How to improve your speaking skill in a foreign language



Most adult learners of foreign languages, especially learners of English in Spain and Argentina, where I´ve worked and currently work as a language trainer and coach, express their wish to improve their speaking skill above all other skills. Many need it in order to pass an exam (all certificates, from A1 to C2, have a speaking paper) and some others to be able to communicate at work or while travelling. A stunning number of students say that what doesn’t allow them to speak fluently is their lack of vocabulary and confidence.

Needless to say, suggestions regarding this topic vary mostly according to each learner, the learning stage he/she is in and the learning methodology he/she is using (self directed learning, language school, private teacher, etc.). In this article, I will offer some tips for students who are already studying a foreign language, either at a language school or by themselves.

To improve our language level in any given  language skill (by skill I mean writing, reading, listening and speaking), three conditions will generally need to be met: practice, studying the language and having exposure to it.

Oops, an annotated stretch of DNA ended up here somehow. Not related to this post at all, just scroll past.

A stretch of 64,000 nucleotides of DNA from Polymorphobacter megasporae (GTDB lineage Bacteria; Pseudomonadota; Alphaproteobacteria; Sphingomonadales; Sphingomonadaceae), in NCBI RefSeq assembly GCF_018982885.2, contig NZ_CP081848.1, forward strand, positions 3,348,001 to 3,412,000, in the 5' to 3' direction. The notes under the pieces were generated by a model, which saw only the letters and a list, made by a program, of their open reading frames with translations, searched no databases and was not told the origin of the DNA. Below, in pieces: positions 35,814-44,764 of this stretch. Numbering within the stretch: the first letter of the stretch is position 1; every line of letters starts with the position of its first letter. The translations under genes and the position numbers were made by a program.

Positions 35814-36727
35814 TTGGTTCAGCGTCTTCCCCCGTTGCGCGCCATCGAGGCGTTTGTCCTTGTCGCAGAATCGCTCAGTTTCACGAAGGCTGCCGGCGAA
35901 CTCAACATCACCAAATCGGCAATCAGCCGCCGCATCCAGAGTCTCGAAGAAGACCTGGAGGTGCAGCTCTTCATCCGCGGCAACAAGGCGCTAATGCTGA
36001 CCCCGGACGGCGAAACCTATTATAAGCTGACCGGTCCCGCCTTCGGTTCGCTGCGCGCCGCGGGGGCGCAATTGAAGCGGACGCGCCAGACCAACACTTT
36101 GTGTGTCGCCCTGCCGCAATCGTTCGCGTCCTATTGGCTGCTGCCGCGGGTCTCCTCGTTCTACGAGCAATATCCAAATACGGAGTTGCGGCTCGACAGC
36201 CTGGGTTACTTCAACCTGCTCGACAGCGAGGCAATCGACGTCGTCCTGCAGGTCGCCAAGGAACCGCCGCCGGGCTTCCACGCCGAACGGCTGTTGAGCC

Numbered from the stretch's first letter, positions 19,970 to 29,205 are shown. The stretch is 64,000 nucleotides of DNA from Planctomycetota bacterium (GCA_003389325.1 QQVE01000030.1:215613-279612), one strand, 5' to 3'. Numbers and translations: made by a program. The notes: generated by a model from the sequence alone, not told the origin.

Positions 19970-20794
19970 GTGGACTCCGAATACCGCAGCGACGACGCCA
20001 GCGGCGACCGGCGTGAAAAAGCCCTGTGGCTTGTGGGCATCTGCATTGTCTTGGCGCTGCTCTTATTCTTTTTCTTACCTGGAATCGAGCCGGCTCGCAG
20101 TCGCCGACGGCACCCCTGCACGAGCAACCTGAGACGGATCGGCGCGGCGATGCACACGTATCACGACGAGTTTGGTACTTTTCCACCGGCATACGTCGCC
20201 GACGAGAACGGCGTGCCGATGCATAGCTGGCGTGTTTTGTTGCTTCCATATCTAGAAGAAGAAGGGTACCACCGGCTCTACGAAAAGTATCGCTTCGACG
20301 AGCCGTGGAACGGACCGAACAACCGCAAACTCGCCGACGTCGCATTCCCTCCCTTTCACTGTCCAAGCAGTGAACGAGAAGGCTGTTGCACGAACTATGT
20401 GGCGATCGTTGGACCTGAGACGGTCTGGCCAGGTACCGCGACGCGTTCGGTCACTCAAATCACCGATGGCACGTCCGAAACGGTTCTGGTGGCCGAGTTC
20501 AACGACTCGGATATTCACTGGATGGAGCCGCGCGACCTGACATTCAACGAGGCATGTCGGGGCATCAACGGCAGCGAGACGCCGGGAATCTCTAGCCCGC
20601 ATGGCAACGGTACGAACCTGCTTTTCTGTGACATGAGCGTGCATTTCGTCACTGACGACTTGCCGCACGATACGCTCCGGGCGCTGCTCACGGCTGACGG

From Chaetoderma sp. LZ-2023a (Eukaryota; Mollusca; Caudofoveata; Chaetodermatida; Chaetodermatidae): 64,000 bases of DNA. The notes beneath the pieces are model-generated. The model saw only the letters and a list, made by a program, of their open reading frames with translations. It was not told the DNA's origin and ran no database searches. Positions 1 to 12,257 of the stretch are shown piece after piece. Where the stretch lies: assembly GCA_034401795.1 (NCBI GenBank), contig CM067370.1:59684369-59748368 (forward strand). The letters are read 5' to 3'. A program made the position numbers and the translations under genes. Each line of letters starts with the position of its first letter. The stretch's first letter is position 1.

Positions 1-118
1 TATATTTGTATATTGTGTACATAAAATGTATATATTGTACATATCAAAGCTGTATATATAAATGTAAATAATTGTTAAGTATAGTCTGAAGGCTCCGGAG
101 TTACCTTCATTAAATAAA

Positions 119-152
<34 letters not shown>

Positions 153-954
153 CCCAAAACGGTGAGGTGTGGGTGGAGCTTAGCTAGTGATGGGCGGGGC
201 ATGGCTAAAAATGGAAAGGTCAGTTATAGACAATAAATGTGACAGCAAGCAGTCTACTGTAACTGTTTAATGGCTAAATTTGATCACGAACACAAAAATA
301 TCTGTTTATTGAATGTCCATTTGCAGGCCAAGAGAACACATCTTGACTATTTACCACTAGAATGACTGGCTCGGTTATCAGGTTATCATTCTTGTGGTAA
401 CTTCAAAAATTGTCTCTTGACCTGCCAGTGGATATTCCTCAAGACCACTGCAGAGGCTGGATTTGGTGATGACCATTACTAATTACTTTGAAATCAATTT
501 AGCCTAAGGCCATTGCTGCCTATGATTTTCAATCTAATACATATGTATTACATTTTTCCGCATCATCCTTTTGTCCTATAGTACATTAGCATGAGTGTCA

Language study involves studying and memorizing expressions, doing gramar exercises and practising other skills as well, such as writing, which helps us, without any doubt, to experiment with the target language and reinforce our learning. At the same time, without the language exposure, without listening and reading, we cannot fix new structures. The more we encounter an expression in either  written or oral texts, the better we’ll learn it.  And, as I have mentioned above, practice is key. I guess you’re asking yourself how you can practise speaking outside the class. Well, fortunately, there are more and more options these days. Here are a few suggestions: 

Language partner: they can be found through various websites, such as Conversation Exchange, The Mixxer, Live Mocha, etc. (see full list on this same website under language exchange category). The exchanges can be face-to-face or online. The benefits to having a language partner are several, as I will explain in a future article.

Exchange groups: In Spain, language exchange groups in bars have become extremely popular. Apart from meeting new people and making friends, you can practise and share languages.

Movie clubs: It´s another practice which, though less common than the exchange groups, it is starting to be in fashion little by little. You only need to explore the net to find some. For example, the MeetUp website in Valencia.

Book clubs: For literature lovers this seems to be a good option. Of course, depending on the club, an upper-intermediate or advanced language level will be required.

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